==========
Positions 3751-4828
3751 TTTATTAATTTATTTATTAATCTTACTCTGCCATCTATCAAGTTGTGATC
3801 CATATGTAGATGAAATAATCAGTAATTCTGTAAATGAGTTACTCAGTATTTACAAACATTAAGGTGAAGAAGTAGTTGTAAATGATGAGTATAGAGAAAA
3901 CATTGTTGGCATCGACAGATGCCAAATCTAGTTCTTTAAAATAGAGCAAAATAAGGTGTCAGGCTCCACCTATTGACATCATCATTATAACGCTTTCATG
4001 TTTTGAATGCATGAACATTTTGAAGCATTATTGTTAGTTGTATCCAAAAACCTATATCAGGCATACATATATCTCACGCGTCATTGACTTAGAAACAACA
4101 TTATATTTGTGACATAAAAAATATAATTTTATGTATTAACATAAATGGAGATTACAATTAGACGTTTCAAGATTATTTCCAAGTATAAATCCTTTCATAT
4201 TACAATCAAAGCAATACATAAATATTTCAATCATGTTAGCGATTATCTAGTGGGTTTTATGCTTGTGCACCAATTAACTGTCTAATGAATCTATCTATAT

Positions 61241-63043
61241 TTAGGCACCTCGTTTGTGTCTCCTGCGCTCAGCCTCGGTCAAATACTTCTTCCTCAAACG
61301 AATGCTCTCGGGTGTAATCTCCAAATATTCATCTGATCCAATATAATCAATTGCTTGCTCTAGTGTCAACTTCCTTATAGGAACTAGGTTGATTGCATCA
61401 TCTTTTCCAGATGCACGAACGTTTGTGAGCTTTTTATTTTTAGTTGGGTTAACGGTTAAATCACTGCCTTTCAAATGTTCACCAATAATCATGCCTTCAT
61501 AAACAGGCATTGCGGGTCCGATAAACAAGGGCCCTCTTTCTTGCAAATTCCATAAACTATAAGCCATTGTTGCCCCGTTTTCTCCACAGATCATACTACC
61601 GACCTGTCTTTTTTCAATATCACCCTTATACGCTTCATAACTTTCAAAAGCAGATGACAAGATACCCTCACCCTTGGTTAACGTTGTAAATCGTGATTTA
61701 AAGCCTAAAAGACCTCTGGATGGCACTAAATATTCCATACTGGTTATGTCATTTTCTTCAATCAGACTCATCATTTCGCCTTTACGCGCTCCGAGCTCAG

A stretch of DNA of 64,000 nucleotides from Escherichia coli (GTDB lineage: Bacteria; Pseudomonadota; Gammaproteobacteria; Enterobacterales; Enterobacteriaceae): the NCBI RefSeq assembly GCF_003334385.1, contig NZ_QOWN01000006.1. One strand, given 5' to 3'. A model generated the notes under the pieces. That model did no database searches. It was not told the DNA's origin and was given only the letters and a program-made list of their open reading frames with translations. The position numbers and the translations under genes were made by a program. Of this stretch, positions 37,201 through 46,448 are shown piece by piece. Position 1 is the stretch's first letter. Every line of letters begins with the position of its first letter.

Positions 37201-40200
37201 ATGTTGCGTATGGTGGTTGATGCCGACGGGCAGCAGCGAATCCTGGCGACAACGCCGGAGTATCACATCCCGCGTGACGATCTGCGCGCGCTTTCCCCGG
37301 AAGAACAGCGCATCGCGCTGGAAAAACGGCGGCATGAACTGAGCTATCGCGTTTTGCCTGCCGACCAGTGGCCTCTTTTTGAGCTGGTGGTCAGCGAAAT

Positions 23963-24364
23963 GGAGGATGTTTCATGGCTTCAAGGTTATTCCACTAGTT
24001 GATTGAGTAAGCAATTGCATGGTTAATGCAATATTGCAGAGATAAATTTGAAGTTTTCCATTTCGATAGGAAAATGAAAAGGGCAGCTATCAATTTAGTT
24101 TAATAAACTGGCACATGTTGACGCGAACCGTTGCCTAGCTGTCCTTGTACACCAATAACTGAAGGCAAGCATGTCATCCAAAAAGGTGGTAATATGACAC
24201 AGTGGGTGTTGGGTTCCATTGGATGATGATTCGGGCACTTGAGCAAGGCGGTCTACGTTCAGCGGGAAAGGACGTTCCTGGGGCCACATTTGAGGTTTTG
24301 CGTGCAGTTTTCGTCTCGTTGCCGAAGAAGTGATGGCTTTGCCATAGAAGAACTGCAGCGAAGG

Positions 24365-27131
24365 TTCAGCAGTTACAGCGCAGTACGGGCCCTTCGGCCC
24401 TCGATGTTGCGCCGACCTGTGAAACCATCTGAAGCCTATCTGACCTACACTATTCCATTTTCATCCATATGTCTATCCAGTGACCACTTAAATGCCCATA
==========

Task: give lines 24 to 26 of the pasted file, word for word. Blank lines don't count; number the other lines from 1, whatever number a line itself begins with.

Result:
24301 CGTGCAGTTTTCGTCTCGTTGCCGAAGAAGTGATGGCTTTGCCATAGAAGAACTGCAGCGAAGG

Positions 24365-27131
24365 TTCAGCAGTTACAGCGCAGTACGGGCCCTTCGGCCC